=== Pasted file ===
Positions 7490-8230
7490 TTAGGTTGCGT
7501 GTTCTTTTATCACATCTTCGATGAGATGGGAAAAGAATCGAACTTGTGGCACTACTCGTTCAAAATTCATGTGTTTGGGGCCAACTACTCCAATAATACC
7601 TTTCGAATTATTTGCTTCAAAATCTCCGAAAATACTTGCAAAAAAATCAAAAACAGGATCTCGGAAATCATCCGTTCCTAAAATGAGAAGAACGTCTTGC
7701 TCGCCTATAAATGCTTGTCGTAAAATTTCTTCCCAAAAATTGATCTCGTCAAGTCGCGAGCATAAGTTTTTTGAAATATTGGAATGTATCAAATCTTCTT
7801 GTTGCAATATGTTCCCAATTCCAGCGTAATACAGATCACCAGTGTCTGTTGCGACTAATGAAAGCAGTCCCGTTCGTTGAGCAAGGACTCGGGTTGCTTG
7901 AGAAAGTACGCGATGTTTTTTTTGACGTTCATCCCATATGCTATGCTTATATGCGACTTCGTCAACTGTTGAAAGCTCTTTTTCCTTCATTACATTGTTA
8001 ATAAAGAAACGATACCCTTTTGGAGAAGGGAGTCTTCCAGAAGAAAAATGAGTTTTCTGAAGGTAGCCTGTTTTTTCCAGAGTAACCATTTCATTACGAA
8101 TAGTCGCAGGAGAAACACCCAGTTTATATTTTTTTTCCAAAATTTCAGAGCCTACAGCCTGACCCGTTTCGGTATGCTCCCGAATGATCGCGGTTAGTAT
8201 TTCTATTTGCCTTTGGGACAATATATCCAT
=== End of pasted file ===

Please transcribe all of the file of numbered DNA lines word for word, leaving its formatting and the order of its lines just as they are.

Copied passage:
Positions 7490-8230
7490 TTAGGTTGCGT
7501 GTTCTTTTATCACATCTTCGATGAGATGGGAAAAGAATCGAACTTGTGGCACTACTCGTTCAAAATTCATGTGTTTGGGGCCAACTACTCCAATAATACC
7601 TTTCGAATTATTTGCTTCAAAATCTCCGAAAATACTTGCAAAAAAATCAAAAACAGGATCTCGGAAATCATCCGTTCCTAAAATGAGAAGAACGTCTTGC
7701 TCGCCTATAAATGCTTGTCGTAAAATTTCTTCCCAAAAATTGATCTCGTCAAGTCGCGAGCATAAGTTTTTTGAAATATTGGAATGTATCAAATCTTCTT
7801 GTTGCAATATGTTCCCAATTCCAGCGTAATACAGATCACCAGTGTCTGTTGCGACTAATGAAAGCAGTCCCGTTCGTTGAGCAAGGACTCGGGTTGCTTG
7901 AGAAAGTACGCGATGTTTTTTTTGACGTTCATCCCATATGCTATGCTTATATGCGACTTCGTCAACTGTTGAAAGCTCTTTTTCCTTCATTACATTGTTA
8001 ATAAAGAAACGATACCCTTTTGGAGAAGGGAGTCTTCCAGAAGAAAAATGAGTTTTCTGAAGGTAGCCTGTTTTTTCCAGAGTAACCATTTCATTACGAA
8101 TAGTCGCAGGAGAAACACCCAGTTTATATTTTTTTTCCAAAATTTCAGAGCCTACAGCCTGACCCGTTTCGGTATGCTCCCGAATGATCGCGGTTAGTAT
8201 TTCTATTTGCCTTTGGGACAATATATCCAT